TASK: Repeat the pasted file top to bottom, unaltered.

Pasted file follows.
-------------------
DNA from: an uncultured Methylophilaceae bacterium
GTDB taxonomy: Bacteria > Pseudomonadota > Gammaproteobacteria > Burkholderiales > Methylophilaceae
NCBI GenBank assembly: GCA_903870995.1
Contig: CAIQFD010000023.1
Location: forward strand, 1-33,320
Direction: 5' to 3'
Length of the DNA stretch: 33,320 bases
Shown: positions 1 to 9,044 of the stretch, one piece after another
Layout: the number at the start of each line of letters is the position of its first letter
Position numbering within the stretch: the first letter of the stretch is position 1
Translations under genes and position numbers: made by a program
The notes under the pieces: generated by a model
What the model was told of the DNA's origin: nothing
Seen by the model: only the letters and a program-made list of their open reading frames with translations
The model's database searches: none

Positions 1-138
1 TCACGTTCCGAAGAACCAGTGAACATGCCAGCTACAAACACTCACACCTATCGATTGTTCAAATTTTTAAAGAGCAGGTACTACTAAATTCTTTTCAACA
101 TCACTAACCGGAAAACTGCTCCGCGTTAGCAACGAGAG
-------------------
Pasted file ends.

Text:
DNA from: an uncultured Methylophilaceae bacterium
GTDB taxonomy: Bacteria > Pseudomonadota > Gammaproteobacteria > Burkholderiales > Methylophilaceae
NCBI GenBank assembly: GCA_903870995.1
Contig: CAIQFD010000023.1
Location: forward strand, 1-33,320
Direction: 5' to 3'
Length of the DNA stretch: 33,320 bases
Shown: positions 1 to 9,044 of the stretch, one piece after another
Layout: the number at the start of each line of letters is the position of its first letter
Position numbering within the stretch: the first letter of the stretch is position 1
Translations under genes and position numbers: made by a program
The notes under the pieces: generated by a model
What the model was told of the DNA's origin: nothing
Seen by the model: only the letters and a program-made list of their open reading frames with translations
The model's database searches: none

Positions 1-138
1 TCACGTTCCGAAGAACCAGTGAACATGCCAGCTACAAACACTCACACCTATCGATTGTTCAAATTTTTAAAGAGCAGGTACTACTAAATTCTTTTCAACA
101 TCACTAACCGGAAAACTGCTCCGCGTTAGCAACGAGAG